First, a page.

Capriccio espagnol, Op.34
Oboe Concerto [UK premiere]
Symphony No.15 in A, Op.141
Jonathan Small (oboe)
Royal Liverpool Philharmonic Orchestra
Reviewed by: Glyn Môn Hughes
Reviewed: 25 September, 2010
Venue: Philharmonic Hall, Liverpool
Oboists are not well off when it comes to concertos – certainly when compared to pianists or violinists. That’s why it was good to hear that Russian composer Rodion Shchedrin (born 1932) has added his name to that rather elite list. Royal Liverpool Philharmonic principal oboe Jonathan Small was soloist for the UK premiere of the work, which was jointly commissioned by the RLPO, in co-operation with the Royal Concertgebouw, Dresden Philharmonic and Orchestre National du Capitole de Toulouse.
Shchedrin calls for a large orchestra, though Small’s exemplary, often highly emotional playing easily held its own. It’s also a piece in which the influence of Shostakovich – a friend of Shchedrin’s – appeared to weigh heavily and where interaction of the soloist with individuals within the orchestra, or specific instrumental groupings, worked to great effect. Notable was Small’s quite intimate chat with the cor anglais and, perhaps somewhat bizarrely, the tuba. The achingly questioning opening quickly turned into a sprightly, garrulous musical conversation. Vasily Petrenko allowed the finale to build into a frenzied fortissimo which simply collapsed back, allowing Small’s stunning cadenza – that duet with the tuba – to shine forth.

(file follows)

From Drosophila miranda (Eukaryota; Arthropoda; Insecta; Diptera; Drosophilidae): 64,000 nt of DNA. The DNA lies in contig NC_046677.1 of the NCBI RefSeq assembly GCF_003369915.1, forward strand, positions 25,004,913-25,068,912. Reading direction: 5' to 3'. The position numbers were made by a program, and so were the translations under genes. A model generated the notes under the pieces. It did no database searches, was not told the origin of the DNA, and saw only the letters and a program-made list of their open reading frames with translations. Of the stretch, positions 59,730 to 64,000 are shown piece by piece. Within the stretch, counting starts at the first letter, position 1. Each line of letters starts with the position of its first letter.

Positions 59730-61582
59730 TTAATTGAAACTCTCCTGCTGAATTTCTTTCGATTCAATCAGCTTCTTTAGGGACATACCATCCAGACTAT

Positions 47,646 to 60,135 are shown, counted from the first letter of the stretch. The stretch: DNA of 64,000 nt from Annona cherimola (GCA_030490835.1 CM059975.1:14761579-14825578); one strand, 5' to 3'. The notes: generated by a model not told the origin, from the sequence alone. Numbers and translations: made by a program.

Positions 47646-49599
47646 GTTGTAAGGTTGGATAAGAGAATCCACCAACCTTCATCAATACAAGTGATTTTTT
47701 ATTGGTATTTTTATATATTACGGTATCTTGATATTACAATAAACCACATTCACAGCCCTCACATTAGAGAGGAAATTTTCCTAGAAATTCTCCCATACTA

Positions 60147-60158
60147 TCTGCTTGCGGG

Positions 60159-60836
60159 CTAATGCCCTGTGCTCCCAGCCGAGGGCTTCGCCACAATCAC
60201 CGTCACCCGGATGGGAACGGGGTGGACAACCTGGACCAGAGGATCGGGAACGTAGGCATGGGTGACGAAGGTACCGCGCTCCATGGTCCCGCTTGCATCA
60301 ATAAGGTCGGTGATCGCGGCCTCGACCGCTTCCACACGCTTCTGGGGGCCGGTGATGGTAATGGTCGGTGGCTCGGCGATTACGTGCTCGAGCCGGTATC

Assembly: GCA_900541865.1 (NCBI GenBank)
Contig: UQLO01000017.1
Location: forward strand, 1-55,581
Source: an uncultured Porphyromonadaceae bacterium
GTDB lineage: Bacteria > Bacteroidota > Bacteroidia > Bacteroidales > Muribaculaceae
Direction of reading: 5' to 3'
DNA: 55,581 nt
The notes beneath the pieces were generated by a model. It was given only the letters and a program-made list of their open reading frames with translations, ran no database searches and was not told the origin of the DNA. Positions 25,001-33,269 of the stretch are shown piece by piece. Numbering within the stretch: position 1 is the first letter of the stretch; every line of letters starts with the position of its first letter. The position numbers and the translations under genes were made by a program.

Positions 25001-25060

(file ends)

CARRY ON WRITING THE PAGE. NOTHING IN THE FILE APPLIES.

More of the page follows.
The new concerto appeared to be, in part, the reminiscences of a 78-year-old. That gave it much in common with Shostakovich’s Fifteenth (and final) Symphony, another work – allegedly – looking back at a long life. It’s not one of those works which is a blaze of triumph, like Symphony 5, or the ferocity of much of Symphony 10. Much of it is massively introspective. The second movement was barely audible for much of the time, almost like someone whispering a stark confession. The brass was particularly sensitive here and the break into the mockingly raucous third movement came as welcome relief. The near frivolity which Petrenko allowed soon lapsed back into deadly seriousness as those delicious Wagner quotations from the Siegfried’s death-scene in ”Götterdämmerung” were heard. The work parodies the yearning of Wagner’s “Tristan und Isolde” Prelude and ended in near silence. Compared with the quite raucous and irreverent first movement, the contrast could hardly have been starker.
Petrenko’s charged account of Rimsky-Korsakov’s Capriccio espagnol opened the concert. The score’s got every Spanish cliché but, as a bit of fun, it works. The orchestra sparkled, especially solo violin, clarinet and flute with enlivened strings giving real ‘edge of the seat’ playing. If the orchestra was on form at its opening concert of the new season last week, this weekend it was truly sprinting.
- Concert broadcast on BBC Radio 3 on Thursday 30 September at 7 p.m.